Tuesday, 1 December 2009

X-certificate drinking

An annoying feature you come across on an increasing number of beer and brewery websites is a requirement to either enter your age or confirm that you are of legal drinking age in your country of residence. I assume this originally began in the US, but it has now spread to this country, for example on the website of Wells & Youngs.

Obviously these controls are easily circumvented by anyone with half a brain, and so are no more than a futile sop to political correctness, but even so there is an underlying assumption that it is undesirable for anyone under the legal drinking age to find out anything about alcoholic drinks, because if they did they would immediately head out for a mammoth binge. Presumably we’re not meant to see any schoolchildren researching projects on the brewing industry, although that in itself would probably lead to howls of outrage from the Righteous.

In most countries the legal age to drive a motor vehicle is at least 16, yet I don’t see any of these age controls on automotive websites, and indeed they are probably an endless source of fascination to pre-pubescent boys. Nobody suggests that being able to view the Ford website is going to encourage a 14-year-old to go out on a joyriding spree. So why do we have to have these double standards when it comes to drink?

Isn’t it time that, at least on this side of the Atlantic, those running beer-related websites stopped treating all their readers like naughty children?

8 comments:

  1. Couldn't agree more, Curmudgeon. I'm certain you are correct in your assumption that this nonsense originated the other side of the pond, where they seem to have an almost puritanical approach towards the demon drink.
    Mind you, if the health fascists have their way over here we'll soon all be forced to carry our bottles of booze home from the off-licence in plain, brown paper bags! (and not allowed to touch a drop until we've reached the age of 21!).

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  2. I suspect the 'age question' is dictated by the need to keep selling beer in the USA, as Wells & Young do. Legal bods driving this one I guess. It is irritating, particularly as it is an American-culture thing, but perhaps compared with much of human suffering small beer really.

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  3. I suppose it could be said that the vast majority of topics discussed on beer blogs ars small beer in comparison with much of human suffering. But I don't regard the steady erosion of human freedom as a trivial subject, so I am happy to combat it in every small way I can :p

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  4. It's sheer tokenism, rather like the 'Drink Aware' message in most booze adverts nowadays, and nothing more.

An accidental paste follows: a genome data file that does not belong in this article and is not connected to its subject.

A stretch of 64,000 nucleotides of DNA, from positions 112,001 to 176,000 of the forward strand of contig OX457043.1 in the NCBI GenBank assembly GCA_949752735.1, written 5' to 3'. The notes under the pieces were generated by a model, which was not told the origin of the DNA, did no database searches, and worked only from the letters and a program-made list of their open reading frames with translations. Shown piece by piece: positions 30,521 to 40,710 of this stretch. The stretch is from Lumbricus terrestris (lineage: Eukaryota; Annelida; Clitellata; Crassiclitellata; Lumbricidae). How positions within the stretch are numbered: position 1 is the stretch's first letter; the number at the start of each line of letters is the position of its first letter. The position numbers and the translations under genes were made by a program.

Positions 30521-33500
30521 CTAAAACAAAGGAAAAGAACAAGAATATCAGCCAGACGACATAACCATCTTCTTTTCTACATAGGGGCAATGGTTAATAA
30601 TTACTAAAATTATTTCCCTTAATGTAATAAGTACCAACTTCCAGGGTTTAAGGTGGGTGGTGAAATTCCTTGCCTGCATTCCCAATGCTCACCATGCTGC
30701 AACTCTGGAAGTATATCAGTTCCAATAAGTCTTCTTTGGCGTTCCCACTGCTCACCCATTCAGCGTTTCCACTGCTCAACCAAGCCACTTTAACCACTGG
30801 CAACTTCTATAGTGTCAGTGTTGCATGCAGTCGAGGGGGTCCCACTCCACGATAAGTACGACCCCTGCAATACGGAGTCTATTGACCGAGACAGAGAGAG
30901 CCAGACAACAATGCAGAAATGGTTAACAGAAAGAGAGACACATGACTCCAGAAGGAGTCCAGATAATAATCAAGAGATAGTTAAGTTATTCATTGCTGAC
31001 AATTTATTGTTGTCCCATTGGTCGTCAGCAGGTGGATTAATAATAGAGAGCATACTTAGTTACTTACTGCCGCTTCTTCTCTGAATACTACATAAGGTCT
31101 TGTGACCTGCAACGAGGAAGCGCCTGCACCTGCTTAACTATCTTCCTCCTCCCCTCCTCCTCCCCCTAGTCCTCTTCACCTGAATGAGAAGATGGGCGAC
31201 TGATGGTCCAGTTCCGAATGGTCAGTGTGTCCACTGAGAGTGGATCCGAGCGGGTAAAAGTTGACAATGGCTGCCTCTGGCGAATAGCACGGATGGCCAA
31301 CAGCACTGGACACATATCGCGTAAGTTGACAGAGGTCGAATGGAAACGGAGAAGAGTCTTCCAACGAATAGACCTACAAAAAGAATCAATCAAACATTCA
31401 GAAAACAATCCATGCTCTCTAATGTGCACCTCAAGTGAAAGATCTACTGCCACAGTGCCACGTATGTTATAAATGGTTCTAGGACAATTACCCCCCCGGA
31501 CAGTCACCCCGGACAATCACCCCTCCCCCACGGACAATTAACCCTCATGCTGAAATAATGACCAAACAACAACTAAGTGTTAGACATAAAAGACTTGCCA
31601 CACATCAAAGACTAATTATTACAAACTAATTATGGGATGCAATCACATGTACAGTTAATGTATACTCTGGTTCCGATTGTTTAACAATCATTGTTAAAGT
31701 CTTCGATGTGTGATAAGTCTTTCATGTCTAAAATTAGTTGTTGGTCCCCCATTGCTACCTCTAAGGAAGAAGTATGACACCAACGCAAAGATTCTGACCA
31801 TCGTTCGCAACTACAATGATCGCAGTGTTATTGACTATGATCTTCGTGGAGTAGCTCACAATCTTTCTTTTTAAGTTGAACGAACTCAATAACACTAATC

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  5. Maybe they're claiming some sort of grant or 'good boy' bonus for joining in with the scheme..?

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  6. Red Nev,

    It is tokenism, you are right.

    But it also imports the dangerous assumption that those advocating these courses of action are justified, thus fuelling their demands. So small health warnings lead to demands for large health warnings. Large health warnings lead to demands for advertising bans. Advertising bans lead to demands for sales restrictions. These are all voluntary at the start, but voluntary becomes compulsory.

    There can be no accommodation with temperance fanatics.

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  7. It may very well be tokenism, but grog companies need to be seen to be responsible. A pint is within the financial means of youngsters, whereas a car will not be. Most grog websites are little more than web advertising, so to be seen to at least try to prevent access is to be able to refute a claim that you are targeting kids.

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  8. Yes, it is tokenism, and it will mostly be cheerfully ignored or circumvented. But it is indicative of an "alcohol is evil" mindset that will slowly seep into the popular consciousness. As Brian suggests, it is the start of a slippery slope.

    It looks like we are shortly going to get mandatory health warnings on alcohol packages, telling us not to exceed 3-4 units per day and to abstain from alcohol entirely if pregnant or trying to conceive, despite the fact that there is no scientific basis for either of these propositions.

    And, Cookie, kids can easily nick cars, which is the equivalent of illegally obtaining alcohol from the offie when underage.

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